It seems that most recipes calling for diced chicken say the chicken should be boiled. I did this for several years but never really liked the idea or the taste of boiled meat. It’s rather blah. And wet. Not my favorite.
So, awhile back, I began roasting chicken for things like chicken salad and chicken pot pie and chicken tetrazzini. I like it ever so much better.
You can cook as much as you need for one recipe or go ahead and prepare lots of chicken and store some in the freezer.
Place uncovered in a 350-degree oven.
You’ll need to keep the meat from drying out. After about 30 minutes, check to see if there are any juices in the bottom of the pan. Draw them into the baster and moisten each piece of meat. You’ll have to suction and squirt several times in order to cover each piece adequately.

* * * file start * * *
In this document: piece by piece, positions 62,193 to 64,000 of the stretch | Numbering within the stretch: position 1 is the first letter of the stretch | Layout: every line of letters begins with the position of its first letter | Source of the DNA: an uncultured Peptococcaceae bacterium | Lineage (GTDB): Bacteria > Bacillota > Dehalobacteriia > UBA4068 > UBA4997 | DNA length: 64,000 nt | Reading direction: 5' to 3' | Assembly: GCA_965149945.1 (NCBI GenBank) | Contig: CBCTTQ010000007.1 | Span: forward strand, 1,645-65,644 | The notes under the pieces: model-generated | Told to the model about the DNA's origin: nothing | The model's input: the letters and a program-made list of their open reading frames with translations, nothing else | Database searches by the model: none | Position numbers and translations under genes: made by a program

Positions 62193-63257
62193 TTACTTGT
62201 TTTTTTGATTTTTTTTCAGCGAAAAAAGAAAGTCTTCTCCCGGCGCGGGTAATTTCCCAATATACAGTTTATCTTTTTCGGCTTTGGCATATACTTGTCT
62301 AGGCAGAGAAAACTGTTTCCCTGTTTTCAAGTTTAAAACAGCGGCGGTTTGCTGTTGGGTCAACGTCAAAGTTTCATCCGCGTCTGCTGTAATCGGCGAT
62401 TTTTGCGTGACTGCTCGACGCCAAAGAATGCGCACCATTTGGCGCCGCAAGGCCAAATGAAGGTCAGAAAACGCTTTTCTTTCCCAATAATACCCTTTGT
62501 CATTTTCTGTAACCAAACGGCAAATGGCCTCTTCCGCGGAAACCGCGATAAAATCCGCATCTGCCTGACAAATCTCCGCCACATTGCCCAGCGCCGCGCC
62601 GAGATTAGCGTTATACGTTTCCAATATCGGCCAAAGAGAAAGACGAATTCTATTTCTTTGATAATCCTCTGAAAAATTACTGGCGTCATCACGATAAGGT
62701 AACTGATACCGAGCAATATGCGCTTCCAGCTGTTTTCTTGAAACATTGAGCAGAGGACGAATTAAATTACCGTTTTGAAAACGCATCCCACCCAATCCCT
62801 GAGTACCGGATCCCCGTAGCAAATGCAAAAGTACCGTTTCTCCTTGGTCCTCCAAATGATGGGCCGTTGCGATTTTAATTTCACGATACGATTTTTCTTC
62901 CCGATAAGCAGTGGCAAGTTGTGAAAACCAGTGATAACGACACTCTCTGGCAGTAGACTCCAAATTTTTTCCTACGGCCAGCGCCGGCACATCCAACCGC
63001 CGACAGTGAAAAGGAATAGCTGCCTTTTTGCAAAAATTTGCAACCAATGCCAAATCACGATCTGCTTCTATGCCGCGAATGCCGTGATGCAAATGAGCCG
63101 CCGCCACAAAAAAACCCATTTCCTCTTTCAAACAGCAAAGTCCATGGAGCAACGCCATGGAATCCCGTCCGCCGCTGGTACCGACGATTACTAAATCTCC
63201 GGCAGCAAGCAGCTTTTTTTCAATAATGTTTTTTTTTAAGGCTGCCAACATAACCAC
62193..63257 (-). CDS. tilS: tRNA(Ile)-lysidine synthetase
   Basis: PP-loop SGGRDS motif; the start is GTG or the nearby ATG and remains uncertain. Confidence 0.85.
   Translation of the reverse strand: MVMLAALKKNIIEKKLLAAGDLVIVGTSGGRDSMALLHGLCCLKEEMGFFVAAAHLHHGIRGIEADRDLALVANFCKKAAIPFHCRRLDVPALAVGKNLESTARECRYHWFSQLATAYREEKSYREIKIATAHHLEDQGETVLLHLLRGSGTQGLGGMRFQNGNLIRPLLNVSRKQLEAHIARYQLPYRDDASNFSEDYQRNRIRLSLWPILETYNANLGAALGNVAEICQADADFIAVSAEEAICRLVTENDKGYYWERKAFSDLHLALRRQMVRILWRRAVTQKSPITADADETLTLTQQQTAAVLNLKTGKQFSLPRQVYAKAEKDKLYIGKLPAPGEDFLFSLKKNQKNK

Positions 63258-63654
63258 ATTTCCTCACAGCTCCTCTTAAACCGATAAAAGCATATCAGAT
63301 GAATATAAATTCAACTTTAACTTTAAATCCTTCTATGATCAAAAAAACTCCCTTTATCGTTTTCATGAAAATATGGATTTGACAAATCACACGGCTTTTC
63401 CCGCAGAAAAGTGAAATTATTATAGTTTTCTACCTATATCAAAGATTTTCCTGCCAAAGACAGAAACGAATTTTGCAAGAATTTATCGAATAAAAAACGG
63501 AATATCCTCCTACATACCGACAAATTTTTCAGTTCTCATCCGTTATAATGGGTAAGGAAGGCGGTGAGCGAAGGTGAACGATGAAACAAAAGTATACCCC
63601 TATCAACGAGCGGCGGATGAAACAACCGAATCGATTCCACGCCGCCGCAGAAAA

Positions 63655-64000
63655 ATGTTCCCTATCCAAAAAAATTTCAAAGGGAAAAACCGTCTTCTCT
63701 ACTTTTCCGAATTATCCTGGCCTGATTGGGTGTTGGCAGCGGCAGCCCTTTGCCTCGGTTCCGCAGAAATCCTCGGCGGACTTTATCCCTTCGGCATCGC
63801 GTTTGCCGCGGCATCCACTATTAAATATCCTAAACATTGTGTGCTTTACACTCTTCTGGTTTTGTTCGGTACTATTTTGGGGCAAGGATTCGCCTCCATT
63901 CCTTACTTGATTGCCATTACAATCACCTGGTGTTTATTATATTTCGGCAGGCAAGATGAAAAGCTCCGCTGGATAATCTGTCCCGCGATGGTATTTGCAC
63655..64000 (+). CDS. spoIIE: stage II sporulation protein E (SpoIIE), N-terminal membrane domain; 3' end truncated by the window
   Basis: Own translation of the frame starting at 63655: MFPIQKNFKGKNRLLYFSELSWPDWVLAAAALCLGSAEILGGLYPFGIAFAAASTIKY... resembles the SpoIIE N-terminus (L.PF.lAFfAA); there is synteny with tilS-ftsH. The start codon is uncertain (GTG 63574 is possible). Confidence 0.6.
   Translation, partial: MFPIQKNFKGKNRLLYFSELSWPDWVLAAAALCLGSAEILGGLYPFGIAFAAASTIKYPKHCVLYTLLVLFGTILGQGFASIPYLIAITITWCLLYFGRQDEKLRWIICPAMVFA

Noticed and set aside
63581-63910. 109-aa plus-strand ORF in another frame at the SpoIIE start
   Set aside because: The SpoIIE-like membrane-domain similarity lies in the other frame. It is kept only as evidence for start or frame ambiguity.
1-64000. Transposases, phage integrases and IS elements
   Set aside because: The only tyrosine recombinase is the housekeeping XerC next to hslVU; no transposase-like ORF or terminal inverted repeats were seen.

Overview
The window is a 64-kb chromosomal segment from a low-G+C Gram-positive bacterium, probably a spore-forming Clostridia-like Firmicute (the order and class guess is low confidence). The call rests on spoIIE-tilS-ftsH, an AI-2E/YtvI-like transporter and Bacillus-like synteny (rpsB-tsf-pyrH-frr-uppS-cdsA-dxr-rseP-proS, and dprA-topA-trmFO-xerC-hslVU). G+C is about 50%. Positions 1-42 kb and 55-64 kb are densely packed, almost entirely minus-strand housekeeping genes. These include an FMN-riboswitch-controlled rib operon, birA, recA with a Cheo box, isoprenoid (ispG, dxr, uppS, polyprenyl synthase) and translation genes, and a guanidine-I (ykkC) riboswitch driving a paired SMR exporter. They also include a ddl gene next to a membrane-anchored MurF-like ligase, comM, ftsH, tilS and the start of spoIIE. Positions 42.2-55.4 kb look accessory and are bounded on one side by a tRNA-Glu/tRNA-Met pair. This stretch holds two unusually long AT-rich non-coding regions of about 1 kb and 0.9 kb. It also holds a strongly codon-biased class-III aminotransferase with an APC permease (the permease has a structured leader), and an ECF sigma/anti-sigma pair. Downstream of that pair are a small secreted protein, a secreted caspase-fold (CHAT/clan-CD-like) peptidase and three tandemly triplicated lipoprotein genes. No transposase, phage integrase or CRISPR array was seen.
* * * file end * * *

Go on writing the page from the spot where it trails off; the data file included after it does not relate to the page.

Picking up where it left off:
Re-baste every 30 minutes until chicken is golden and cooked through. The cooking time will vary depending on the size of the pieces. You can use a fork or knife to pull a piece apart to test for doneness.
If you have children of your own one day, this is when they ask if they can have a bite of chicken. I encourage you to say yes.
Now you’re ready to dice the remaining chicken. I always trim away any fat on the edges of the meat at this point.
You can typically count on one breast making about 1 cup of chicken.
If you have more than you need for your current recipe, you can put 1-cup portions into small freezer bags. Then put all of those smaller bags into a large freezer bag. You’ll avoid freezer burn this way and will have measured portions ready to go on another day.
Enjoy your chicken!
Know that I love you,